That Light, Which Emits from the Passage of Time

 - The Metamorphosis of the Sea Shell



 Luminosity engulfs the works of You-Sun Kim. With the use of natural mother-of-pearl, her work exploits its illuminating light to the full, presenting surfaces of flawless brilliance. The surfaces, as thin as thread, emit light, express depth and a subtle radiance, arousing vibrations on the otherwise debased planes. The mystic ocular effect is reminiscent of the refraction of light through a prism.

 The artist and her works are self-sufficient. Feminine beauty is distinctly defined, in a manner far from passive. The beauty of the works is positive and self-confident. It is unconscious of others, not contrived or exaggerated, but natural and self-induced. The works owe their beauty to the beauty of the medium, its surface cultivated over the years beneath a cold, dark sea - exterior beauty is represented as culminating from self-indurance.

 The sea shell, usually no more attractive than the rock, is transformed by the processes of nature. The artist equates this to a miraculous episode of the universe. The medium is an expression of her admiration for the elements and the cosmos.

 The universe and the astral bodies provoke manifold thoughts and opinions in the artist. As a young girl she recalls her reliance on the stars to relieve her fear of the dark. Later she developed a fascination with the nature of time and space, and astrophysics. The universe, a world of extreme macroscopic and microscopic structures, holds the capacity for perpetually capturing the artist's mind. Currently within our sphere of vision are thousands of stars. As the artist concentrates on the brilliance of one, she is taken out of the moment and journeys in search of the origin. This also signifies the process by which she traces past generations of women, in search of her true identity in the present. The ordering of the universe and its energy, expressed through time, is the main theme for this exhibit.

 The artist's own perception of time takes various forms. The mother-of-pearl media and the principle subject matter of each piece all work in correlation with time. Time is the essential element by which the existence of the medium is made possible - more important than the chemical or the physical aspects of the process of cultivation. The artist states that 'every second makes up my work', and the process of production and its time element give meaning to the work. They are created with a zealous discipline and respect for tradition - the repeated coating of the wood, and cutting, gluing and chafing of the mother-of-pearl require almost religious patience.

 The Plank Wall, The Plank Time and Bulge exemplify the artist's fascination with the universe. The relationship of time and space, the formation and destruction of stars, the time existing between heaven and earth, the flow of time, all represent essential themes.

 The works in this exhibit go beyond her expression of light. The mosaic quality of her small sculptures emulates the neo-impressionist style of the 19th Century by its proximity to the Pointillist technique of 'mixing by subtraction', here reversed to the process of 'mixing by addition'. The reflected light engineers a quality of three dimensional space beyond the plane of the surface. The effect is similar to that of a hologram - from all angles the luminous energy has a spatial quality like that of a rainbow.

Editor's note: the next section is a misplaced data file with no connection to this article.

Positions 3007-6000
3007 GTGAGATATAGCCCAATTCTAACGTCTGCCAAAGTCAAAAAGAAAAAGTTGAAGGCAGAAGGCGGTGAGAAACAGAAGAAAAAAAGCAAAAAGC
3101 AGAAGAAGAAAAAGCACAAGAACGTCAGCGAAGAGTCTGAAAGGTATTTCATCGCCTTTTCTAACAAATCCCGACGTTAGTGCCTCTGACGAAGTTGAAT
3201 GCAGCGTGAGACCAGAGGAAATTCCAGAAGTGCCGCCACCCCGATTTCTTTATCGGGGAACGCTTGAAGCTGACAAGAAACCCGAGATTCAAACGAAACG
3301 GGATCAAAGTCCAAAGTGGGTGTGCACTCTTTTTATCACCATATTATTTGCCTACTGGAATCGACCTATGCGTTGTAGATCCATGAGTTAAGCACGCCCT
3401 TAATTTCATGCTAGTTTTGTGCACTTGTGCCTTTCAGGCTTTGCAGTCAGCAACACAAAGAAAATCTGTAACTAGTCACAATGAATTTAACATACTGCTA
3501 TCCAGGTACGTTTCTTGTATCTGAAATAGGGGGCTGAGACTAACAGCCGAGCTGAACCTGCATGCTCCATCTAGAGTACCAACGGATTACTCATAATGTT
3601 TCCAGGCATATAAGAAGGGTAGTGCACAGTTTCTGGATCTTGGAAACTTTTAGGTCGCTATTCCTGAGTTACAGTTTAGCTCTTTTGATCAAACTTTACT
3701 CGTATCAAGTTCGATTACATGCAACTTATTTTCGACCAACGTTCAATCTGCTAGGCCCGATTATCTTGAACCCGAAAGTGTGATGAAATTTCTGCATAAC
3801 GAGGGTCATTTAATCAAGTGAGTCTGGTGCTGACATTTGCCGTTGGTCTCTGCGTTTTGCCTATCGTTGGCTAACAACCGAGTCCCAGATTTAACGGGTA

These works reflect Kim's attitude towards performance art. In contrast to the principle idea of this art form in historical terms, her definition holds a unique meaning due to the elimination of all traces of action in the finished product. As a result, the personal element is retained, as well as the finished product as a separate existence.

 Kim's works are of an extremely personal nature. The private world of the artist, past experiences and felt emotions are essential elements revealed in the pieces. Devoid of consciousness of the Other, the artist operates in a distinctively individualistic manner. Coming out into public view with her work for this exhibit is symbolic of a breaking free from the introversion of the creative domain.

 These works are the process by which the distinction between her own being and the surrounding elements, the border between private and public, is erased. For her, the cosmos and the forces of nature - all considered as life forms - are not clearly separable from her own existence or subjectivity. She has said that, 'in the universe, the self and all surrounding elements exist under a common ground determined by God', and we can see that the artist is one with her work.

 Sagittarius A*, her last work for this exhibit, was made from the fine dust of mother-of-pearl. It is symbolic of the beginning and end of the universe. As one theory of particles dictates, all objects begin and end in dust. It is fair to say that this theorem is symbolic of the beginning and end of the artist's works.

 You-Sun Kim's yearning for a representation of the transcendental and universal world beyond human understanding uses the concept of time as its corresponding element in an attempt to explore and overcome the generalised mobilisation of emotion and intelligence. If her works, which depict the universal scheme of nature, can gain a better understanding and agreement from her audience then that universality will at last have a deeper meaning.

 Lee Sook-Kyung (Critic, History and Theory of Art)